Saturday, March 10, 2012
Abstract: We overcome the difficulties in pulling long draglines from spiders, twist bundles of dragline filaments and succeed in preparing violin strings. The twisting is found to change the cross section shapes of filaments from circular to polygonal, and to optimize the packing structure with no openings among filaments providing mechanically strong and elastic strings. The spider string signal peaks of overtones for the violin is relatively large at high frequencies, generating a soft and profound timbre. Such a preferable timbre is considered to be due to the unique polygonal packing structure which provides valuable knowledge for developing new type of materials.
Here is what the BBC wrote about Dr. Shigeyoshi Osaki's findings:
A Japanese researcher has used thousands of strands of spider silk to spin a set of violin strings.
The strings are said to have a "soft and profound timbre" relative to traditional gut or steel strings.
That may arise from the way the strings are twisted, resulting in a "packing structure" that leaves practically no space between any of the strands.
The strings will be described in a forthcoming edition of the journal Physical Review Letters.
Shigeyoshi Osaki of Japan's Nara Medical University has been interested in the mechanical properties of spider silk for a number of years.
In particular, he has studied the "dragline" silk that spiders dangle from, quantifying its strength in a 2007 paper in Polymer Journal.
Dr Osaki has perfected methods of obtaining large quantities of this dragline silk from captive-bred spiders and has now turned his attention to the applications of the remarkable material.
"Bowed string instruments such as the violin have been the subject of many scientific studies," he writes.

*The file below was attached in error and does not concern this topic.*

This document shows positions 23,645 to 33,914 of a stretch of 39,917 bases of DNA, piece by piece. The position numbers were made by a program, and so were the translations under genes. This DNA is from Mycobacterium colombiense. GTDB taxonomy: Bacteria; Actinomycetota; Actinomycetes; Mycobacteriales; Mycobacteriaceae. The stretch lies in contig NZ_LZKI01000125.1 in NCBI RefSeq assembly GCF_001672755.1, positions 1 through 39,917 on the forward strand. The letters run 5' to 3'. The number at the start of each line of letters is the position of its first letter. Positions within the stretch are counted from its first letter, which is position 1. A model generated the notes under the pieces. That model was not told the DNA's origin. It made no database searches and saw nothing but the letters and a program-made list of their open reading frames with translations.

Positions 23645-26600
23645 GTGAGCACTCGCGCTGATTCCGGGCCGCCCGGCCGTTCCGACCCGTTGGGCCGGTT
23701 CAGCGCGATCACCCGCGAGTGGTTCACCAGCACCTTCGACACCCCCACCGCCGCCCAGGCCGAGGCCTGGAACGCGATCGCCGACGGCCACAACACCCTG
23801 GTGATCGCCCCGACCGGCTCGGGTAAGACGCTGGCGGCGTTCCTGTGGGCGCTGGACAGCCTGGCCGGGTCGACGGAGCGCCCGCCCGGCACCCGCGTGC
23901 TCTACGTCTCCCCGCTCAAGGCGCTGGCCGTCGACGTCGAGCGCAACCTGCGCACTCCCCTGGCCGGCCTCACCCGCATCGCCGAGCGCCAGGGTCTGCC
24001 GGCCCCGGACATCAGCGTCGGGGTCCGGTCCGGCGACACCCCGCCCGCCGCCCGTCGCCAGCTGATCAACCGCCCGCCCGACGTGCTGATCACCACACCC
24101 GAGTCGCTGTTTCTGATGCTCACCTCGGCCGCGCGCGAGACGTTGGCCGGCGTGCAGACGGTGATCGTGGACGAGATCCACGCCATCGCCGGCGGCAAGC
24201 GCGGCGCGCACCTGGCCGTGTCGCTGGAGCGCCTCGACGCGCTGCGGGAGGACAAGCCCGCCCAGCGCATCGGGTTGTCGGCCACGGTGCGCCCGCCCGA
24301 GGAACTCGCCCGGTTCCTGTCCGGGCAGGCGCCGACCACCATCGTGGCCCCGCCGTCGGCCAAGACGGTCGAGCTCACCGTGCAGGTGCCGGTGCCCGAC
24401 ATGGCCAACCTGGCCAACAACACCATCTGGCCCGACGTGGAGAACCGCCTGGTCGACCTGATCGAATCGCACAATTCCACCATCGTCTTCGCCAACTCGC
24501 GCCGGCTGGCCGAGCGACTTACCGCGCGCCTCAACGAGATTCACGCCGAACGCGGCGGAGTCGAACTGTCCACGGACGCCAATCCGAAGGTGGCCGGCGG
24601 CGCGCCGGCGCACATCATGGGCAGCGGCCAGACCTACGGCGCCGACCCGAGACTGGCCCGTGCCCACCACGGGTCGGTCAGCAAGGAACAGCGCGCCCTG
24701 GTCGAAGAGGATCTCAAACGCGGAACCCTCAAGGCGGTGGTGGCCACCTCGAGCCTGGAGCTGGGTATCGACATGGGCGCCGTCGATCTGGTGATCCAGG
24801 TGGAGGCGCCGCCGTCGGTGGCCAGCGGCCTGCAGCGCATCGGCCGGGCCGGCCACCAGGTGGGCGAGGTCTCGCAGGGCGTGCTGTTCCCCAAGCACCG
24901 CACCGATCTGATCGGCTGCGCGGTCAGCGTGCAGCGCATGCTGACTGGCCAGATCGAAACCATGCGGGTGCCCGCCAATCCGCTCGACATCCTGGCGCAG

"However, not all of the details have been clarified, as most players have been interested in the violin body rather than the properties of the bow or strings."
Dr Osaki used 300 female Nephila maculata spiders - one of the species of "golden orb-weavers" renowned for their complex webs - to provide the dragline silk.
For each string, Dr Osaki twisted between 3,000 and 5,000 individual strands of silk in one direction to form a bundle. The strings were then prepared from three of these bundles twisted together in the opposite direction.
He then set about measuring their tensile strength - a critical factor for violinists wishing to avoid breaking a string in the midst of a concerto.
The spider-silk strings withstood less tension before breaking than a traditional but rarely used gut string, but more than an aluminium-coated, nylon-core string.
An electron microscope image shows a section of the bundle just 70 millionths of a metre wide A closer study using an electron microscope showed that, while the strings themselves were perfectly round, in cross-section the strands had been compressed into a range of different shapes that all fit snugly together, leaving no space between them.
Dr Osaki suggests that it is this feature of the strings that lends them their strength and, crucially, their unique tone.
"Several professional violinists reported that spider strings... generated a preferable timbre, being able to create a new music," he wrote.
"The violin strings are a novel practical use for spider silk as a kind of high value-added product, and offer a distinctive type of timbre for both violin players and music lovers worldwide."